The team here at Manomet hopes you had a very happy Thanksgiving! Nearly 400 years ago, the first Thanksgiving was celebrated just a short distance from our Plymouth headquarters and it set the tradition for all Thanksgivings to follow. Even in today’s busy world, Thanksgiving is one celebration with a strong tradition of serving seasonal foods and where many pause to appreciate their meal and where it came from.

While we’re not certain if there was turkey on the first Thanksgiving table, other fowl and venison were likely served accompanied by fruits and vegetables that were gathered or harvested. Unlike most of our Thanksgiving feasts today, seafood played a big role in the meal, but there were no mashed potatoes or pumpkin pies to be found. (see this article from The History Channel for more info:

Fast forward to today, and Thanksgiving has grown to be one of the most widely celebrated holidays in the U.S., with over 51,650,000 turkeys consumed, billions of pounds of produce grown and sold, and $2,983,000,000 spent on food nationwide in 2016 (source here). With the demand for a wide variety of foods available to us being greater than ever before, the expectations on America’s agriculture industry are hovering around an all-time high.

Photo by Andy Whitman

Agriculture’s economic role and impacts make growing food a global sustainability issue. As the world’s largest industry, agriculture employs over one billion people, grows over $1.3 trillion of food each year, and occupies about 50 percent of the Earth’s habitable land. The demand for food is rapidly growing along with the world’s population, which can lead to unsustainable growing, processing, and distribution practices. This will increasingly pose a risk to not only our environment and its ability to support us but also our own health.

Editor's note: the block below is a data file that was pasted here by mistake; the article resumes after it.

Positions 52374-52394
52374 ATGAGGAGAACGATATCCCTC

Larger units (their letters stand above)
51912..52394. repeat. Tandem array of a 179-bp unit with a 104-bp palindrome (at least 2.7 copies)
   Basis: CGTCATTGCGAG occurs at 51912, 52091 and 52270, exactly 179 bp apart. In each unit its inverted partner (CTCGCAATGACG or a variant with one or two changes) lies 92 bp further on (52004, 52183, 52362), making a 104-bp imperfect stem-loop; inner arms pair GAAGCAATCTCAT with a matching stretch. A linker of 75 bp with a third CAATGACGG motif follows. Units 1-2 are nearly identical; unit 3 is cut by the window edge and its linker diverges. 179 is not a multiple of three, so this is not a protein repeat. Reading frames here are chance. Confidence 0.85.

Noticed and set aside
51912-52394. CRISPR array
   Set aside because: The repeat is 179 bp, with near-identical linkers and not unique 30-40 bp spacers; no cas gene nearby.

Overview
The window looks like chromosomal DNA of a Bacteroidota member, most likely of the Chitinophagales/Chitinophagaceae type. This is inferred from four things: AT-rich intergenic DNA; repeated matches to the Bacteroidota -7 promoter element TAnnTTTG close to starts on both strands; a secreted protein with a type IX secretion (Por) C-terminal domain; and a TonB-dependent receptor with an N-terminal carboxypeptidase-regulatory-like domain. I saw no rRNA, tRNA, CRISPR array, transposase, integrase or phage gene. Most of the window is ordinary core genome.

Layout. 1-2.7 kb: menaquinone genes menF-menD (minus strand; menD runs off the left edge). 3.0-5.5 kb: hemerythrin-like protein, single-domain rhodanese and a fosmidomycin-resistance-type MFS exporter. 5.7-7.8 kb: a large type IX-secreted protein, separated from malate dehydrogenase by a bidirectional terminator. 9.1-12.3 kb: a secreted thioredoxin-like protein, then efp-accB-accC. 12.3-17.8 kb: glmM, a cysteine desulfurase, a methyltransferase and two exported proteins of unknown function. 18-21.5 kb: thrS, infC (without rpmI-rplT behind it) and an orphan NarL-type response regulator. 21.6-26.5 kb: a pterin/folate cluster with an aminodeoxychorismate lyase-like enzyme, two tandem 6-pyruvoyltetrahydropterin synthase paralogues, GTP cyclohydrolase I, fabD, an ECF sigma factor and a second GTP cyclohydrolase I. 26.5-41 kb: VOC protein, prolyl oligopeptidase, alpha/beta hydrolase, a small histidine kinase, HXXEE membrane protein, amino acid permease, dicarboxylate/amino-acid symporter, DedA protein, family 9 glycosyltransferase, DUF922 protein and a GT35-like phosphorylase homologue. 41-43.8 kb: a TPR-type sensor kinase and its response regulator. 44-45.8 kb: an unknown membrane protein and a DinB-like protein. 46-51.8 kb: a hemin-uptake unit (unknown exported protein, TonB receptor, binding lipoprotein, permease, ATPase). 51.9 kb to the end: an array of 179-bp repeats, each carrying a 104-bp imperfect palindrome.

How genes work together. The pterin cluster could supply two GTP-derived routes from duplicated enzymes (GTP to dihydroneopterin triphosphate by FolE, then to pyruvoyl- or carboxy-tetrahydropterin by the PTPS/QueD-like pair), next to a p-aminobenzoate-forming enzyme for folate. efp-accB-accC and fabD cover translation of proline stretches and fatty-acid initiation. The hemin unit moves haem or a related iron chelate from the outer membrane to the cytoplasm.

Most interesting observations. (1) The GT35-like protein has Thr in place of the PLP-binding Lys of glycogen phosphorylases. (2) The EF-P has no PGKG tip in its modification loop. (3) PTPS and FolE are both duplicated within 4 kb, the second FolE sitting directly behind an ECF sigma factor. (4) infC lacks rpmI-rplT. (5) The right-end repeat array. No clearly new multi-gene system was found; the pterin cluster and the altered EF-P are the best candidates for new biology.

The Sustainable Economies team at Manomet works with the growers, sellers, and land managers in the food industry to bring to bear the best management practices required to sustain our world. We work every day on the most current and relevant food-related sustainability issues. Some of our projects include: the Grocery Stewardship Certification Program, which helps grocery stores reduce waste, cut costs, and educate employees and communities about the role that grocers play in sustainable communities; our partnerships with Cabot Creamery and the Hancock Agriculture Investment Group (HAIG) to create frameworks of measuring and managing land for environmental sustainability; and the Downeast Fisheries Project, which is taking a collaborative, expansive approach to restore healthy fisheries and build a future for fishing in Downeast Maine.

This holiday season, pause to think about where our meals come from. Things you can do to ensure you’re dining on sustainably-sourced foods include:

  • Buy what you need, use leftovers, and avoid food waste
  • Buy local and in-season
  • Purchase dairy, eggs, fish, and meat from companies using sustainable practices
  • Go homemade – buy fewer pre-packaged and processed foods

We hope you have a wonderful holiday season surrounded by great friends and family, and that your celebrations are filled with sustainably-sourced dishes.